- COVID-19 Kills Twice as Many in Mississippi’s Poorest Counties—Areas Where Slavery Was Concentrated [Text]
- Ballet and Bullets: Dancing out of the Favelas [Video]
- Afro-Puerto Rican Identity Explored in ‘Afro-Latinx Revolution: Puerto Rico’ Documentary [Video]
- How Stigma Makes It Harder to Fight Epidemics [Text]
- Meet some of the millions of women who migrated recently, risking everything [Photo, text]
- The Historical Invisibility of Quilombolas During the COVID-19 Pandemic [Text]
- ‘We Can’t Be Selective on What Black Lives Matter and What Black Lives Don’t,' Says Philly Race and Gender Activist [Text]
- The bold plan to save Africa's largest forest [Text]
- Philippine Fishermen Stranded at Sea by Pandemic: ‘We Think About Jumping Overboard’ [Text]
Stories for Grades 9 and up
- Memory and Trauma: Hong Kong's Exiled Protestors [Photo, text]
- Undocumented in the Pandemic: 'Nowhere Else to Go' [Video]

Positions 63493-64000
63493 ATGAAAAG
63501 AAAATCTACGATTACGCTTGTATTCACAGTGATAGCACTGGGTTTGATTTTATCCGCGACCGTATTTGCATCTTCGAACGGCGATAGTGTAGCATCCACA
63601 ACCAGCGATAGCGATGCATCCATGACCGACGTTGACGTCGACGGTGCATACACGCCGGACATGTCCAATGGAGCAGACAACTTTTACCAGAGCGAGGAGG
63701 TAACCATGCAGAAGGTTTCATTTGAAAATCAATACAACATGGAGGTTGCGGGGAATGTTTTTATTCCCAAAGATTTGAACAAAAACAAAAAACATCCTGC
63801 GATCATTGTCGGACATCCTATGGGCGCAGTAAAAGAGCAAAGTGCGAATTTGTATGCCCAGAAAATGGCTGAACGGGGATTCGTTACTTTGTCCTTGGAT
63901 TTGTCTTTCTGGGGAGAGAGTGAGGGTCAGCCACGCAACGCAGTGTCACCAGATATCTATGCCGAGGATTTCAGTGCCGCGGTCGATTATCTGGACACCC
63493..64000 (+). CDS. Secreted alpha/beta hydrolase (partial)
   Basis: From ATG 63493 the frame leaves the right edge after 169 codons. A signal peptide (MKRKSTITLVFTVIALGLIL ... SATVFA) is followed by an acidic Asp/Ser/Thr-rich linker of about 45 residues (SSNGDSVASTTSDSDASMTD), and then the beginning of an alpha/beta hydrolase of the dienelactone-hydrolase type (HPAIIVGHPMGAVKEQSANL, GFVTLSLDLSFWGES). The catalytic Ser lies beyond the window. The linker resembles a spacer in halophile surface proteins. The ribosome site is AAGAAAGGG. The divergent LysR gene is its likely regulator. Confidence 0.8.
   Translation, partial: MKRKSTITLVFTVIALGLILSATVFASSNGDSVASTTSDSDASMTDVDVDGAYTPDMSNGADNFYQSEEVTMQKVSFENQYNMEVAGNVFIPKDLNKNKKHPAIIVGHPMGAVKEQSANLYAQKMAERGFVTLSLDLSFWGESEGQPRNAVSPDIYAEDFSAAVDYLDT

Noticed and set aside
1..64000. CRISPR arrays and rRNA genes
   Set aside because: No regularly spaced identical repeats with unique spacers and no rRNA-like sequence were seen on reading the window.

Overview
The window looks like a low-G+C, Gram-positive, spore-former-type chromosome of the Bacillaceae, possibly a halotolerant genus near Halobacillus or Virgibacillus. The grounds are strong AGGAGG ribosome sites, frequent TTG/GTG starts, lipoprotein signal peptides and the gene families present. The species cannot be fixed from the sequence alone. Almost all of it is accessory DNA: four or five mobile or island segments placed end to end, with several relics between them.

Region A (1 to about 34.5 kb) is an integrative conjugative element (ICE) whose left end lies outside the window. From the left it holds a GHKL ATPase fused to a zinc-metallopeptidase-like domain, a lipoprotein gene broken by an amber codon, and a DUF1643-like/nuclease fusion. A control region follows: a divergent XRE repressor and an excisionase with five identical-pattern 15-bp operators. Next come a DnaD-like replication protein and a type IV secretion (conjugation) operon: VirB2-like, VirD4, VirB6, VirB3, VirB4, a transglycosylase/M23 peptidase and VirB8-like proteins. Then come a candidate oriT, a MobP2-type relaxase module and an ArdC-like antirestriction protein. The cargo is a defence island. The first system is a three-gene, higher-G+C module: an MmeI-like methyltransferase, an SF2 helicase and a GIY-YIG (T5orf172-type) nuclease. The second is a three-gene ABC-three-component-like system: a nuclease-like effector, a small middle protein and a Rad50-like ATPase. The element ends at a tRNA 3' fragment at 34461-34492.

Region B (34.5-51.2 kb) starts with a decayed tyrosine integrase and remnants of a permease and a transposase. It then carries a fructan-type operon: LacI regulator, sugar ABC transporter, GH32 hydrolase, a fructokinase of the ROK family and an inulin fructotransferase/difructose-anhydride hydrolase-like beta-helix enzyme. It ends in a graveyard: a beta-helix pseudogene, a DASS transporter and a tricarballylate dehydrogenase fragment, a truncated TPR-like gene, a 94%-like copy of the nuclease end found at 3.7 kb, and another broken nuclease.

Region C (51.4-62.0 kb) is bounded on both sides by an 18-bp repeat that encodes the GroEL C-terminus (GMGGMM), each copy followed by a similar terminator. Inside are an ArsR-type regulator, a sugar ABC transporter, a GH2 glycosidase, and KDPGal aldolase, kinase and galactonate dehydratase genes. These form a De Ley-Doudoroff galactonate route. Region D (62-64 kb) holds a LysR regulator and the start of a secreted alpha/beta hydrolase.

- Unbroken Courage: Examining the Remediation of Cambodia's 'Mental Health Crisis' [Video, photo, text]
- Criminalizing Mental Illness: Part 1, the problem and Part 2, some solutions [Audio]
- Lost and Found: The Story of Land-Grant Universities [Text]
- ‘Here They’re Safe’: The Girls Club That Emerged When Kenya’s Schools Closed [Photo, text] *Content warning: Sexual violence
- 'SHOT' - Police Shootings [Text, video recording of theater] *Content warning: Anti-Black violence
- Coming to America: It's Not Like the Movie [Text]
- Racial Tensions in America's 'Sundown Towns' [Video, photo, text]
- Misgendering, Sexual Violence, Harassment: What it Is to Be a Transgender Person in an Indian Prison [Text] *Content warning: Sexual violence
- Valley of Unrest: Kashmir Under Siege [Text]
- Prying Eyes: Police Use of AI and Facial Recognition in Minority Communities [Text]
- Disappearing Daughters: Femicide in Mexico [Photo, video, text]